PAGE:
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A list of foods containing aspartame

Aspartame is an artificial sweetener that was first approved by the U.S. Food and Drug Administration (FDA) in 1981. Marketed under the brand names NutraSweet® and Equal®, aspartame now sweetens over 6,000 food and beverage products, ranging from diet soft drinks to low-calorie yoghurt, jams, desserts, juices, chewing gum and sugar-free condiments. Aspartame has been the subject of considerable scientific study, and should be avoided by those with the genetic condition phenylketonuria (PKU).

Diet and Low-Calorie Beverages

Shortly after aspartame received approval as a tabletop sweetener and dry food additive in 1981, it received FDA approval in 1983 as an additive for carbonated beverages. Since the early 1980s, major brands of carbonated beverages such as Diet Coke and Diet Pepsi have been sweetened with aspartame. In addition to sweetening carbonated soft drinks, aspartame is an ingredient in a wide variety of diet and low-calorie beverages including: flavoured waters, fruit and vegetable juices, drinkable yoghurt, iced teas and powdered nutritional drinks. In order to determine if a product contains aspartame, check the ingredient label, as food and beverage manufacturers are required to list aspartame as an ingredient.

Sugar-free Foods and Desserts

While soft drinks account for more than 70 per cent of the products that contain aspartame, there is a surprising variety of foods that contain the sweetener, including: sugar-free cereals, yoghurt, pudding, jams and jellies, ice cream, desserts and nutritional bars. Aspartame is about 200 times sweeter than traditional table sugar, so relatively small amounts can provide the sweetness without additional calories that many consumers desire. A tabletop version of aspartame can also be used to sweeten baked goods; however, the Aspartame Information Center cautions that, "In some recipes requiring lengthy heating or baking, a loss of sweetness may occur." To avoid a loss of flavour, consumers may choose to use products specifically designed for baking with aspartame.

Gum, Candies and Pharmaceuticals

Aspartame is found in many brands of sugar-free gum, breath mints, candies and condiments. According to the American Dental Association (ADA), only sugar-free gums receive the ADA's seal of safety and effectiveness, because, "They are sweetened by non-cavity causing sweeteners such as aspartame, sorbitol or mannitol." Aspartame also flavours some brands of pharmaceuticals, such as cough drops, antacids, laxatives, vitamins and children's medicines.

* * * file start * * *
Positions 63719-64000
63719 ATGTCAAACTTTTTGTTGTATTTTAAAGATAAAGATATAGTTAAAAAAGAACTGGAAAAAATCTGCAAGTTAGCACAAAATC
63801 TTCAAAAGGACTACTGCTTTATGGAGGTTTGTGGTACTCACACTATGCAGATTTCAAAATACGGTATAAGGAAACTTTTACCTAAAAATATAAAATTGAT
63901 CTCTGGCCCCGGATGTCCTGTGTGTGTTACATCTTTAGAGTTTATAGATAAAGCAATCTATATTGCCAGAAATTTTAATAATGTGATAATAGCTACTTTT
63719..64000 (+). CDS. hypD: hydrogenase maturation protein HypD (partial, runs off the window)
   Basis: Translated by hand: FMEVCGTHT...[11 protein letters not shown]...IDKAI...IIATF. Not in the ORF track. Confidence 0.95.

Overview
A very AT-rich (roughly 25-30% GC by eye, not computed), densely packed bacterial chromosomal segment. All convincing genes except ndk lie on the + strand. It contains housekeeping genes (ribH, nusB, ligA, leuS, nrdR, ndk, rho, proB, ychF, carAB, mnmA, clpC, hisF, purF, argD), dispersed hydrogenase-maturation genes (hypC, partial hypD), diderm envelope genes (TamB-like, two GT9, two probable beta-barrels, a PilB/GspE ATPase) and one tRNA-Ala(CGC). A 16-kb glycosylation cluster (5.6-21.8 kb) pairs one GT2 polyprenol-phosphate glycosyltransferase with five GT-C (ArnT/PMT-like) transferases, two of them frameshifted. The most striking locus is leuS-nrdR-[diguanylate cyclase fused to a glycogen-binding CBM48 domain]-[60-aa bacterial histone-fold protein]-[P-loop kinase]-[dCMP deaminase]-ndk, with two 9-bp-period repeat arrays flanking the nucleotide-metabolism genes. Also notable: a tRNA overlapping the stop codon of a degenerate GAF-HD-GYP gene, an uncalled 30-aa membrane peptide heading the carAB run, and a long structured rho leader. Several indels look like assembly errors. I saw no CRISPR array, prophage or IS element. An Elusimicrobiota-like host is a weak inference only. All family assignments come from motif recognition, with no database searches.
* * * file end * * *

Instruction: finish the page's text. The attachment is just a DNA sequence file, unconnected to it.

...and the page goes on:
PKU and Scientific Studies

For those with the rare genetic disorder phenylketonuria (PKU), aspartame should only be consumed according to a careful diet plan. PKU inhibits the body's ability to metabolise the amino acid phenylalanine, and so individuals with the condition must adhere to a phenylalanine-restricted diet. Because phenylalanine is released when aspartame is digested, all products containing aspartame must include the following label: "Phenylketonurics: Contains Phenylalanine."

Since receiving FDA approval, aspartame has been the focus of intense scientific and media scrutiny, and has been tested in over 200 research studies. In 2007, after reviewing numerous studies on the potential link between aspartame and some cancers, the FDA released this statement, "FDA finds no reason to alter its previous conclusion that aspartame is safe as a general purpose sweetener in food."

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About the Author

Cary Okoro has worked as a writer and director since 1993, covering stories on health, education, social and family issues and the arts. Her work has aired on PBS, MSNBC, Discovery Health, VH1 and has been published on PBS-affiliated websites. Okoro holds a Masters of Fine Arts from the School of the Art Institute of Chicago.